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30 news groups ask Idaho Supreme Court to quash gag order

30 news groups ask Idaho Supreme Court to quash gag order

BOISE, Idaho (AP) – Thirty news organizations have asked the Idaho Supreme Court to overturn a restraining order in a case against a man accused of stabbing and killing four University of Idaho students.

EW Scripps, the parent company of Idaho News 6 and KIVI-TV, is among the thirty news organizations involved.

The challenge, filed Monday evening, came just days after an attorney representing the family of one of the victims opposed the gag order in state court, saying it was overly broad and placed an unfair burden on families. puts a burden

Brian Kohberger, 28, has been charged with first-degree murder and four counts of burglary in connection with the stabbing deaths in Moscow, Idaho. Prosecutors have not yet revealed whether they intend to seek the death penalty.

The bodies of Madison Mogen, Kaylee Goncalves, Zana Kernodle and Ethan Chapin were found on November 13, 2022, in a rental home across the street from the University of Idaho campus. The murders shocked the rural Idaho community and neighboring Pullman, Washington, where Kohberger was a graduate student studying criminology at Washington State University.

The case received widespread publicity, and in January Latah County Magistrate Judge Megan Marshall issued a sweeping gag order barring attorneys, law enforcement agencies and others involved with the case from talking or writing about it.

A coalition of news organizations, which includes The Associated Press, argues that the gag order violates the right to free speech by preventing this from happening in the first place.

โ€œJustice cannot survive behind walls of silence. For this reason, ‘a responsible press has always been treated as the handmaiden of effective judicial administration, especially in the criminal area,’ said Wendy Olson, a lawyer for the coalition, citing landmark court decisions regarding prior restrictions on free speech. Filed in court citing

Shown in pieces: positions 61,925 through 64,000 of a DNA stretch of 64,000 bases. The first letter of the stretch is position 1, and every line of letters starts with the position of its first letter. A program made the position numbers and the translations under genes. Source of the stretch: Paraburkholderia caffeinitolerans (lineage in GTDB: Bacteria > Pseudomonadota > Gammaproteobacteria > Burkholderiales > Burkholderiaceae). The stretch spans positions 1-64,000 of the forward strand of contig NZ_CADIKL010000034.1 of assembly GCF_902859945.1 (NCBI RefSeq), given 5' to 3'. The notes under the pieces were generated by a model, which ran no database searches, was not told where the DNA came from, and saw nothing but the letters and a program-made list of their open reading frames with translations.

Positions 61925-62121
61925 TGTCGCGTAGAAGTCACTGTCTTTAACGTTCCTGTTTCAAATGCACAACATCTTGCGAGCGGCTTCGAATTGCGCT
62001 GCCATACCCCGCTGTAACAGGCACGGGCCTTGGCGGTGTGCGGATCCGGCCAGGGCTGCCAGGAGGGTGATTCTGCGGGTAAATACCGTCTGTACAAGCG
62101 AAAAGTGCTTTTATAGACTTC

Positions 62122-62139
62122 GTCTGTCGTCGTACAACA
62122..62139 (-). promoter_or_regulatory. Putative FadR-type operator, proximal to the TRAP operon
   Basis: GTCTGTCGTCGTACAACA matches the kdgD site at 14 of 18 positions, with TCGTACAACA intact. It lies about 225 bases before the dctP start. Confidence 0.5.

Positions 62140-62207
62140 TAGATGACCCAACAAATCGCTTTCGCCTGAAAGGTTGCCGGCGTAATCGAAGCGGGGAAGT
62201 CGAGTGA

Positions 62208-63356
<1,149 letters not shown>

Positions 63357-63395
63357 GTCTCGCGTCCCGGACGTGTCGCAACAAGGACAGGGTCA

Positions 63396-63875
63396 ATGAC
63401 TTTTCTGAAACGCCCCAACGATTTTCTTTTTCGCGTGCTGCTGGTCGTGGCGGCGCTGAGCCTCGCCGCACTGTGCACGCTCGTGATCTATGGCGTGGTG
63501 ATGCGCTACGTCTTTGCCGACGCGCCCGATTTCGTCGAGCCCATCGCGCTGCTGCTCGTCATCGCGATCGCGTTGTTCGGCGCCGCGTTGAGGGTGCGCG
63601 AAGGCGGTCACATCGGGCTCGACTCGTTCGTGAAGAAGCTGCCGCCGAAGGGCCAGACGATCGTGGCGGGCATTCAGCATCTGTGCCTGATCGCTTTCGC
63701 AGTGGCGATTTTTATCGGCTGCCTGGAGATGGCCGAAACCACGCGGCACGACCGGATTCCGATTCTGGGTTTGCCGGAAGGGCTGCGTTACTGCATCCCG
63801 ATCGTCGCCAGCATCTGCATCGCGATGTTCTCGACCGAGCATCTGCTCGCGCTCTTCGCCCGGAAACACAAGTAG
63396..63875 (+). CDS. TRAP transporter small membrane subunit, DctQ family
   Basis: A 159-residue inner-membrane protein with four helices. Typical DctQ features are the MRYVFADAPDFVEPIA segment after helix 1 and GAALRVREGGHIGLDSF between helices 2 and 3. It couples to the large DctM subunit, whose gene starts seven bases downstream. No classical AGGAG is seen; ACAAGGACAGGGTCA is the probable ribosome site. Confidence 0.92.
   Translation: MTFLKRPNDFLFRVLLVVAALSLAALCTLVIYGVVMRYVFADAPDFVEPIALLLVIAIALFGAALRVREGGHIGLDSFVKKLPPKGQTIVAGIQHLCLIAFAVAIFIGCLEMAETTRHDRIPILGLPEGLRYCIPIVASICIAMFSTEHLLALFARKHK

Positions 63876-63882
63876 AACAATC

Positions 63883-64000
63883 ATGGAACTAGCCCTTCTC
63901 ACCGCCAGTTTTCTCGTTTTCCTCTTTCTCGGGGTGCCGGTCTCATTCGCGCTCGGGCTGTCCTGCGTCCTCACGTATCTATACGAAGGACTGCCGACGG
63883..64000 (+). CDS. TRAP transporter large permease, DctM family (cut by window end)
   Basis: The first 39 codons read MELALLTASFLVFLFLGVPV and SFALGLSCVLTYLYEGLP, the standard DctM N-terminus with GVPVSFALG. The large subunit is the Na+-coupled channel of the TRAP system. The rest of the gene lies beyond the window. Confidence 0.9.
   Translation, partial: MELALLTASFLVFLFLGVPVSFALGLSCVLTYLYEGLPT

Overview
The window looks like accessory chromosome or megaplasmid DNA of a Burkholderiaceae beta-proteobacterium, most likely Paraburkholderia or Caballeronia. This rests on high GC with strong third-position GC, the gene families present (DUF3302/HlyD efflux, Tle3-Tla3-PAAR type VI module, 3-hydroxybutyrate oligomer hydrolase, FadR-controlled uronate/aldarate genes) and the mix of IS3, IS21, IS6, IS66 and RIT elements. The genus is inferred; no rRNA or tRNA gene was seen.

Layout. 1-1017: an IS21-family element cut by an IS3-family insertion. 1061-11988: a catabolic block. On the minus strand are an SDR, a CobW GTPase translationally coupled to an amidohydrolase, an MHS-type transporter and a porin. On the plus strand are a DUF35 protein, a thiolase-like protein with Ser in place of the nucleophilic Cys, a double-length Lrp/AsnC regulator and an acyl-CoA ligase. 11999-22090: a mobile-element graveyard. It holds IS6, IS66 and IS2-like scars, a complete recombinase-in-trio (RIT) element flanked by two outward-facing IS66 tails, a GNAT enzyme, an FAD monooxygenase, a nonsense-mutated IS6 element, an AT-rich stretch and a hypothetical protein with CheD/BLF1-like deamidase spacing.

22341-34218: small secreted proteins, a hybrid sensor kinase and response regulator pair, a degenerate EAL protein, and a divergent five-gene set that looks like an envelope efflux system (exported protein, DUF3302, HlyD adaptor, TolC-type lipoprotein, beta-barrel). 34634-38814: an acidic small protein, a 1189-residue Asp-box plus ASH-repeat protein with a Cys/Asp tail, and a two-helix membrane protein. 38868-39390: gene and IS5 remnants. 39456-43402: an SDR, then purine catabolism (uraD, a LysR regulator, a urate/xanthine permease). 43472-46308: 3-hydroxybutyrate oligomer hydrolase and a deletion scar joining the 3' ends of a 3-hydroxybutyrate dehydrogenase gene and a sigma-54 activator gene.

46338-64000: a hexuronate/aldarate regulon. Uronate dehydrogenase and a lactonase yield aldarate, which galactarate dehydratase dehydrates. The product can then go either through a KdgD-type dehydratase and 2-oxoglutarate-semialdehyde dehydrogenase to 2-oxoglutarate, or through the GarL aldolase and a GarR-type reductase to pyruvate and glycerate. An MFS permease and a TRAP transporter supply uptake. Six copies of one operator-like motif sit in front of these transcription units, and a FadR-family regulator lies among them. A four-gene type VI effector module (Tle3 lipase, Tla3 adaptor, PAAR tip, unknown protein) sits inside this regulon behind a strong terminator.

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In the gag order, Marshall stated that the speech restriction was needed to protect Kohberger’s right to a fair trial.

โ€œMore speech does not mean less fair hearing; The speech at issue must be such as could prejudice a jury. And even when publicity can cause prejudice, the answer is not always to suppress speech,” Olson wrote. “Other measures such as the passage of time, change of venue, voir dire, jury instructions, and jury Sequestration may clear the jury of any taint without infringing on the right of speech.”

Olsson said that despite the widespread public interest in the case, there has been no notable leak of information that would affect Kohberger’s right to a fair trial.

News organizations in the coalition would have published additional information about the killings if the gag order had not been in place, he wrote. For example, police in Pennsylvania told a reporter they could not say whether they were reviewing unsolved cases that may be linked to Kohburger because of the gag order, and the mayor of Moscow told another reporter Said he couldn’t talk about overall community treatment because of the gag.

Many journalists’ public records requests have been rejected or left incomplete because agencies in Idaho and Washington fear they will violate the order.

โ€œThe petitioners do not make news; They report the news. They can’t report what they can’t gather,” Olson wrote.

Shannon Gray, the attorney representing Kaylee Goncalves’ family, filed a separate court action Friday, asking a Latah County magistrate judge to hold a hearing on the gag order or clarify it. The “current order” is broad and vague, wrote Gray.

The gag order bars “all comments or opinions,” even if they might prejudice jurors, and it remains in effect even if jurors are instructed to avoid news coverage of the case, Gray said, adding the order Said unconstitutional.

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Gray said the order also bars the families of the victims from speaking to the media to have attorneys on their behalf.

“It would place an undue burden on the families of the victims,” โ€‹โ€‹Gray wrote, “if they are unable to find a spokesperson to convey their views and opinions to news organizations or others.”

It is not yet clear what will be the next step in the case. Typically the Idaho Supreme Court will ask both parties to respond to requests such as the News Coalition before issuing a ruling, although sometimes it will rule immediately based on the initial request.

Similarly, a magistrate judge in Latah County may hear an appeal by Goncalves’ attorney or decide whether to uphold or modify an existing gag order.

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